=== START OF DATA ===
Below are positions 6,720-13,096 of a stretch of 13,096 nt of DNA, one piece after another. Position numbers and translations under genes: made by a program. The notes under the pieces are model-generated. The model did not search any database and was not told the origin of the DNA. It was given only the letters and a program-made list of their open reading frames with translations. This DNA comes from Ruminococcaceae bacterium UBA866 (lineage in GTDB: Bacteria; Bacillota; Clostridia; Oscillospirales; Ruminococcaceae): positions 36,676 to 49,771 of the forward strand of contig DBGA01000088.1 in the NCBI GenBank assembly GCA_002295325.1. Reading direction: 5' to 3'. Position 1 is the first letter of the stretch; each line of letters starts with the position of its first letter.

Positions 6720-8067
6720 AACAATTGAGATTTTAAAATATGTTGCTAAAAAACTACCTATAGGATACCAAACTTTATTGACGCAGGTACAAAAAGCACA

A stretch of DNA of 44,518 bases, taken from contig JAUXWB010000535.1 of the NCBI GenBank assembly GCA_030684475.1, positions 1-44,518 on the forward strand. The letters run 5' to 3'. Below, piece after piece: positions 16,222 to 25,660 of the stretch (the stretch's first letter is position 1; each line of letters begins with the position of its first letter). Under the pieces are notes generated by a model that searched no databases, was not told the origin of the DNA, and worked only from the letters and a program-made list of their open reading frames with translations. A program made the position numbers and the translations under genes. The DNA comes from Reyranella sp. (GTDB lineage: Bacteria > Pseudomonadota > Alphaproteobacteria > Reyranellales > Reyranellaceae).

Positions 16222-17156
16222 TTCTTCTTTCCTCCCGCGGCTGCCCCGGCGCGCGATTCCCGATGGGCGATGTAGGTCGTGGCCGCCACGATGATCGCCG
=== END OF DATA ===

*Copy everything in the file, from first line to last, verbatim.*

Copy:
Below are positions 6,720-13,096 of a stretch of 13,096 nt of DNA, one piece after another. Position numbers and translations under genes: made by a program. The notes under the pieces are model-generated. The model did not search any database and was not told the origin of the DNA. It was given only the letters and a program-made list of their open reading frames with translations. This DNA comes from Ruminococcaceae bacterium UBA866 (lineage in GTDB: Bacteria; Bacillota; Clostridia; Oscillospirales; Ruminococcaceae): positions 36,676 to 49,771 of the forward strand of contig DBGA01000088.1 in the NCBI GenBank assembly GCA_002295325.1. Reading direction: 5' to 3'. Position 1 is the first letter of the stretch; each line of letters starts with the position of its first letter.

Positions 6720-8067
6720 AACAATTGAGATTTTAAAATATGTTGCTAAAAAACTACCTATAGGATACCAAACTTTATTGACGCAGGTACAAAAAGCACA

A stretch of DNA of 44,518 bases, taken from contig JAUXWB010000535.1 of the NCBI GenBank assembly GCA_030684475.1, positions 1-44,518 on the forward strand. The letters run 5' to 3'. Below, piece after piece: positions 16,222 to 25,660 of the stretch (the stretch's first letter is position 1; each line of letters begins with the position of its first letter). Under the pieces are notes generated by a model that searched no databases, was not told the origin of the DNA, and worked only from the letters and a program-made list of their open reading frames with translations. A program made the position numbers and the translations under genes. The DNA comes from Reyranella sp. (GTDB lineage: Bacteria > Pseudomonadota > Alphaproteobacteria > Reyranellales > Reyranellaceae).

Positions 16222-17156
16222 TTCTTCTTTCCTCCCGCGGCTGCCCCGGCGCGCGATTCCCGATGGGCGATGTAGGTCGTGGCCGCCACGATGATCGCCG